Politicians do pay a price when they break a term limits pledge: No pledge breaker has ever been elected to higher office.
In 1992, Marty Meehan ran for Congress promising to serve four terms at most. In 1995, he rebuked congressmen for violating similar pledges, saying, “The best test of any politicians’ credibility on term limits, is whether they are willing to . . . limit their own service.” Meehan even filed a letter of resignation with the House clerk that supposedly would go into effect should he break his own word. But he did break it, finally leaving Congress only in 2007.
Meehan had always wanted to be governor. That was not to be.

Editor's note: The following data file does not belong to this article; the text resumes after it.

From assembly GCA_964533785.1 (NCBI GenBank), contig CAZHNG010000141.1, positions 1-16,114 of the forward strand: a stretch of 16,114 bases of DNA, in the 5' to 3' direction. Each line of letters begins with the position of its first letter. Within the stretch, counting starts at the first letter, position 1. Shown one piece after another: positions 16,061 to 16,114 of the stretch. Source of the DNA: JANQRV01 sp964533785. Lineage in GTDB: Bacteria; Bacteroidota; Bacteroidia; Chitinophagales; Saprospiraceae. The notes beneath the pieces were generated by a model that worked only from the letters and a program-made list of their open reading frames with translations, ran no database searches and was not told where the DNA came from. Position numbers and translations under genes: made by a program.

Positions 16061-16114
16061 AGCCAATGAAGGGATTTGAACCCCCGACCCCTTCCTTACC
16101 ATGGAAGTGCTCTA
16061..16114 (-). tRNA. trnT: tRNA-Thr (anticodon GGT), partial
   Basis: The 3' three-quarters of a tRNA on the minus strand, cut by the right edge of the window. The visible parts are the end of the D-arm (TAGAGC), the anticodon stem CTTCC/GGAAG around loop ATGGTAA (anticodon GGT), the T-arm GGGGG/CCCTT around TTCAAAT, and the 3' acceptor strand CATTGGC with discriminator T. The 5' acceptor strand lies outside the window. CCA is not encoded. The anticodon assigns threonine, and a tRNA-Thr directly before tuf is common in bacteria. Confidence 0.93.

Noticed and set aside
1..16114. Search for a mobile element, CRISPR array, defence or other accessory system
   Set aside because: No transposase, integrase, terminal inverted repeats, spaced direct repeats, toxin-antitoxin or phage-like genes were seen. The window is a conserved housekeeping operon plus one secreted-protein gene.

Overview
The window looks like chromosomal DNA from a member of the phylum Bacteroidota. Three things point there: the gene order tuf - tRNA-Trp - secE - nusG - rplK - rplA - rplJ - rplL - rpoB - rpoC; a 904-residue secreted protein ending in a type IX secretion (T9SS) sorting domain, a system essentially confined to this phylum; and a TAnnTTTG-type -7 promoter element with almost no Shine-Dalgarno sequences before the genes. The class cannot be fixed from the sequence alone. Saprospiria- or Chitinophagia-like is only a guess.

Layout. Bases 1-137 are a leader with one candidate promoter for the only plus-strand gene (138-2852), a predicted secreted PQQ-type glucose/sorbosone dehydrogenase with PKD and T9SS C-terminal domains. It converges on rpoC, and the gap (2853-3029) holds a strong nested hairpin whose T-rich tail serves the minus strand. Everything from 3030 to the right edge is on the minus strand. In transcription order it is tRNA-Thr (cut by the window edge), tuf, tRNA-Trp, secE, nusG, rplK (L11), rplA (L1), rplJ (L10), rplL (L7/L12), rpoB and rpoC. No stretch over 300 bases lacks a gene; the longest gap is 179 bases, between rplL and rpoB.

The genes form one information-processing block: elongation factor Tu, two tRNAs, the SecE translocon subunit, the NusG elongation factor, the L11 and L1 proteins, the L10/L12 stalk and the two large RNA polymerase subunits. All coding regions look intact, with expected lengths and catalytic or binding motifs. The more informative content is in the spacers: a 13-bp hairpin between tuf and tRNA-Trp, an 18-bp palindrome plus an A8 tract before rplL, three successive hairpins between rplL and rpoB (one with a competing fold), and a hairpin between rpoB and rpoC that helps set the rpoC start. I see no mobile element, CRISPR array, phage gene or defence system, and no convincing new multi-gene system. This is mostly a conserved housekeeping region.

Term limits have always been popular, and it’s embarrassing to be known for breaking a term limits pledge.
A new outfit called Alliance for Bonded Term Limits believes more than reputation should take a hit when politicians violate a term limits pledge. They think candidates should legally contract to pay up if they wimp out.
The plan, according to their website, is to “provide a vehicle for sincere candidates to demonstrate their commitment to limited tenure in office by voluntarily bonding their term limit promise with personal assets in advance of the election. These bonded assets of substantial worth will be forfeited to charity only if their promise is broken.”
Will it work? So far, the organization just has an idea. It’s a gleam in someone’s eye. But let’s keep our fingers crossed.
This is Common Sense. I’m Paul Jacob.